The start of the new school year always brings a lot of change.  New staff come in, new policies and procedures are introduced, and for my a change in position.  This year I have taken on the role of IT Facilitator for the Elementary section of my school.  To say that I am thrilled would be a bit of an understatement.

I'm looking forward to working with the entire school community on integrating technology within the curriculum.  I have lots of ideas that I know need to be made into realistic goals.  So far everything has been going smoothly except for one thing:

User Agreements

Okay I understand their point.  To protect people and make sure companies are not liable for anything that may happen using their resources.  I'm lucky and a lot of us are lucky in that we read the acceptable user age and pass with flying colours (usually minimum age is 13 unless otherwise stated).  From my perspective as a classroom teacher and now an IT Facilitator the whole thing is horribly confusing.

One site will say it's not okay to have kids under the age of 13 sign up.  Another will not put on any restriction.  One site will allow student accounts if they are under the age of 13.  Another will not permit.  One resource I found actually has contradictory information being stated in their TOA and their forums (a staff member provided the contradiction in questions).

What does al this boil down to?  I blame COPA.  Yes I understand that the idea behind it is to protect children from harm (an idea I support).  However, it has made a lot of companies worried about the legal ramifications of having under 13's use their sites.  COPA is an American law and if the company operates out of there it is expected to follow which in turn has an impact on people outside America who would like to use their resource but can't.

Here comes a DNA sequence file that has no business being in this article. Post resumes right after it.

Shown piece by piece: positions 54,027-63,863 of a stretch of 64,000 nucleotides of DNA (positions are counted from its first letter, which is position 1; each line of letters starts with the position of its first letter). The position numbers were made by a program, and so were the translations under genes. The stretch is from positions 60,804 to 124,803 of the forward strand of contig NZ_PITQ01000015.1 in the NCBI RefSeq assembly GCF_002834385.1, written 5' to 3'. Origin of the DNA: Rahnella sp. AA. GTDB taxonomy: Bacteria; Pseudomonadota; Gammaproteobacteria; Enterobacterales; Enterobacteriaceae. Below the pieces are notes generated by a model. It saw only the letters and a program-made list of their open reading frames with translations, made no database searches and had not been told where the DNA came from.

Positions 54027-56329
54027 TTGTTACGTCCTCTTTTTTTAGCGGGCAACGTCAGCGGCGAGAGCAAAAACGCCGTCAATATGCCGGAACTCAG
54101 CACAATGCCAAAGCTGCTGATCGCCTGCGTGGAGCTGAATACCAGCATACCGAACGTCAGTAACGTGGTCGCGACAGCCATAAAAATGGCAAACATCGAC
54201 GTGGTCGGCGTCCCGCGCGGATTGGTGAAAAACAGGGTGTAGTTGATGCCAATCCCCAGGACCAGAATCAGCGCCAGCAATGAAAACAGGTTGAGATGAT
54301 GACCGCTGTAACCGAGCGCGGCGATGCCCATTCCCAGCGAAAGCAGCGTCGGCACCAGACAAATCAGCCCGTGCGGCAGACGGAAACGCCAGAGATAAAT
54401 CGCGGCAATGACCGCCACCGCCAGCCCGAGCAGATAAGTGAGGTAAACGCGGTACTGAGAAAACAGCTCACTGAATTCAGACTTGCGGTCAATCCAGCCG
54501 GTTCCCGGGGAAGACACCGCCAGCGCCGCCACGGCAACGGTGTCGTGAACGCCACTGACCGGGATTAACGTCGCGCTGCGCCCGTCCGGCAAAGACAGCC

The easiest solution would be to clarify the rules signing students up to use different online resources.  I am all up for having them have their own school GMail account within school starting at a young age.  Am I convinced that students need to have their own personal GMail account at a young age, not necessarily.  However, the law needs to make clear the difference between educational and personal use.  Companies also need to understand this and realize that if they want schools to use their products, then they are going to have to jump through some extra hoops.

A more radical solution would be to scrap COPA altogether and come up with a clearer simpler policy that could be used worldwide.  Currently there are so many different variations of the law worldwide that it is confusing for bother teachers and parents who move internationally.  For example I had a friend move from Asia to Europe and she was shocked by how restrictive it was.

In the meantime Med Kharbach has done some wonderful research into this issue and provides a great list of resources. 

Let me know your thoughts below.

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    Brendan is an international school teacher.  He currently teaches grade 4 at Busan International Foreign School.


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